Selected From No. 285, Jun 2016 Newsletter
Introduction to Adjustments in Retail Import Tax Policy for Cross-border E-commerce
Following the approval of the State Council, the Ministry of Finance, the General Administration of Customs and the State Administration of Taxation jointly issued on 24 March a Notice Concerning Retail Import Tax Policy for Cross-border E-commerce (the Notice). The Notice, aiming to make adjustments to the retail import tax policy for cross-border E-commerce, is effective from 8 April. A complementary “List of Cross-border Electronic Commerce Retail Imported Commodities” was also announced and they come in two batches, totalling 1,293 types of products (the first and second batches comprised of 1,142 and 151 types of goods respectively).
Highlights of the adjustments to the tax policy include:
1. Commodities under the criteria of the “List of Cross-border Electronic Commerce Retail Imported Commodities” are eligible for overseas direct mailing, and distributed through online purchase operators’ bonded warehouses in cities chosen as pilot cities for the development of cross-border E-commerce. The positive list of the two batches include most types of imported cross-border E-commerce goods, but certain restrictions have been imposed on some of the products, including:
a) A formula registration certificate for the related imported infant formula is not required in the interim. Starting from 1 January 2018, a formula certificate is required for the sales of infant formula on the Mainland.
b) According to the appendix to the positive list, raw products and liquid milk are not allowed to be distributed through the business model of bonded online purchase.
c) Approval documents issued by the China Food and Drug Administration are required for cosmetics that are imported into Mainland China for the first time.
d) Starting from 1 July 2016, first-time imports of health food by a cross-border E-commerce operator have to be registered with the China Food and Drug Administration; companies also need to file a record with the China Food and Drug Administration regarding any vitamins or mineral supplements they import for the first time into Mainland China.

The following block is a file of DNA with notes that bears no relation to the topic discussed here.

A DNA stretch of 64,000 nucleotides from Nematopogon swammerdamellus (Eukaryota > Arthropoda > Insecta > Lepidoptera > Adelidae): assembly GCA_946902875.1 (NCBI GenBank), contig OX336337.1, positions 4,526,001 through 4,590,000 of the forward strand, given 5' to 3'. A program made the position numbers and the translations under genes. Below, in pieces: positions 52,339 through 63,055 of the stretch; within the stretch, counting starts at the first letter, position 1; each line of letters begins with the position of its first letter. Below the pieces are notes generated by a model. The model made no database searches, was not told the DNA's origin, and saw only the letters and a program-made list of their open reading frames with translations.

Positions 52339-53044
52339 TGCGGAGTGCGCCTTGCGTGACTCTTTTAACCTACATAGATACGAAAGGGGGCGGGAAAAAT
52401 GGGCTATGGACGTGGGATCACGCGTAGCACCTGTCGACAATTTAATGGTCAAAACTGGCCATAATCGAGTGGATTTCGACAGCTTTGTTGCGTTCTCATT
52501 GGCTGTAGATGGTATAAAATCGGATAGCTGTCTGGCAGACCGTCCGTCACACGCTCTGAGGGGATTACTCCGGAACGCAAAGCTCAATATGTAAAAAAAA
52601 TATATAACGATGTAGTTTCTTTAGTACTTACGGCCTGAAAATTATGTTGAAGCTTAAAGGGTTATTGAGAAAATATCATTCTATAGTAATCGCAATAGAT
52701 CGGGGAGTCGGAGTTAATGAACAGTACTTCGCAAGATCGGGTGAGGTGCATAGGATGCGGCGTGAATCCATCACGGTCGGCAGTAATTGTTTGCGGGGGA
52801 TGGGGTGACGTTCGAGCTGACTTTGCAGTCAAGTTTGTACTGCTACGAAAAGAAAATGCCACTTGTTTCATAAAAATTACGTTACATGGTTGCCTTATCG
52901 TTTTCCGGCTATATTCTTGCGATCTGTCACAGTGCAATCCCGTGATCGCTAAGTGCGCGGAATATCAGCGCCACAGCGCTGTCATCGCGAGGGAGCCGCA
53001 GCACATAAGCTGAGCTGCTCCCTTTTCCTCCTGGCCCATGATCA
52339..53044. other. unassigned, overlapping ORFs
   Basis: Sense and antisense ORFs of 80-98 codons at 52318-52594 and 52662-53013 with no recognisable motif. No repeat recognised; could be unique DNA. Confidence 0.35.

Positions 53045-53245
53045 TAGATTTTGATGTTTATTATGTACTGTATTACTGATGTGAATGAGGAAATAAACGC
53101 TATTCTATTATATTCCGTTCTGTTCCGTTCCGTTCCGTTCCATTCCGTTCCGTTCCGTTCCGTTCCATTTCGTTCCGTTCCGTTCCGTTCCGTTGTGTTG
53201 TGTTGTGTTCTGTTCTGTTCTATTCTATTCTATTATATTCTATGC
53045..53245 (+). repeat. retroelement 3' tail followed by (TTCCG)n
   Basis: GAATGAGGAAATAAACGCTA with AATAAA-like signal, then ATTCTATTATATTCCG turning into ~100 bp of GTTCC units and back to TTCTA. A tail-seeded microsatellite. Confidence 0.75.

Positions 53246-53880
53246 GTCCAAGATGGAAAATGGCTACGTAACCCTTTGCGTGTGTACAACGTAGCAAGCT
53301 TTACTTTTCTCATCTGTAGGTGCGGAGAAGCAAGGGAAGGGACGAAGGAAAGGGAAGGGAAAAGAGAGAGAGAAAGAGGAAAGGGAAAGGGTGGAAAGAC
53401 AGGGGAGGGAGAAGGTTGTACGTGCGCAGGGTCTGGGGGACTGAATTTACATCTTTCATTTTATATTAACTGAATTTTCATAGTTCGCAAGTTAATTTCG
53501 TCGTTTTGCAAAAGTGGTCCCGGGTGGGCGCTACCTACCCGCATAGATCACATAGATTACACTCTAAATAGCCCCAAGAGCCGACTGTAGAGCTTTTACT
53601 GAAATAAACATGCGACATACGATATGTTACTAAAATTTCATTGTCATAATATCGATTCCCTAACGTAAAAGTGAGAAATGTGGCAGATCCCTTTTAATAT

2. The new adjustments to the import tax policy have confirmed the trading” nature of the cross-border E-commerce retail import business; whereby the business should be managed as a trade instead of g as the “mailing of personal articles”. The cross-border E-commerce retail imports are subject to import tariff duties as well as value added tax (VAT) and consumption tax in Mainland China. Previously, these imported goods were taxed with reference to the tax rate of personal articles and postal items. The temporary tariff rate of 0% is applied to cross-border E-commerce retail goods imported; import VAT and consumption tax will no longer be exempted and will be levied temporarily at 70% of statutory taxable amounts.
a) Consumption tax = [(Duty paid value + Tariff amount) / (1- Consumption tax rate)] x Consumption tax rate x 70%
b) Import VAT = (Duty paid value + Tariff amount + Consumption tax amount) x VAT rate x 70%
3. The limit for a single transaction of imported cross-border E-commerce retail goods is RMB2, 000, and the cumulative limit for an individual’s yearly transactions is RMB20, 000. The cumulative limit is counted from 8 April 2016 onwards. The relevant taxes will be charged in full on any transactions exceeding the single-transaction limit or the cumulative annual limit for goods whose dutiable value exceeds RMB2, 000.
4. A parcel tax scheme still applies to personal- use goods that are not imported via cross- border E-commerce platforms or goods that cross-border E-commerce operators fail to provide trade, payment and logistics. Parcel taxes on goods amounting in value to under RMB50 have been waived, but the tax rates have been reduced from four levels (10%, 20%, 30% and 50%) to three levels (15%, 30% and 60%). For details, please refer to the tax tariff list of imported goods published by the General Administration of Customs of the People’s Republic of China.
5. Tax refunds are available if imported cross-border E-commerce retail goods are returned within 30 days after the goods have been approved by the Customs. Where such returns and refunds occur, the cumulative limit for an individual’s total transaction volume for the year concerned can be adjusted accordingly.
- Circular on Import Tax Policy for Cross- Border E-commerce Retail Goods:
- List of imported cross-border E-commerce retail goods:
- List of imported cross-border E-commerce retail goods (second group):
- Classification table and tax tariff list of imported goods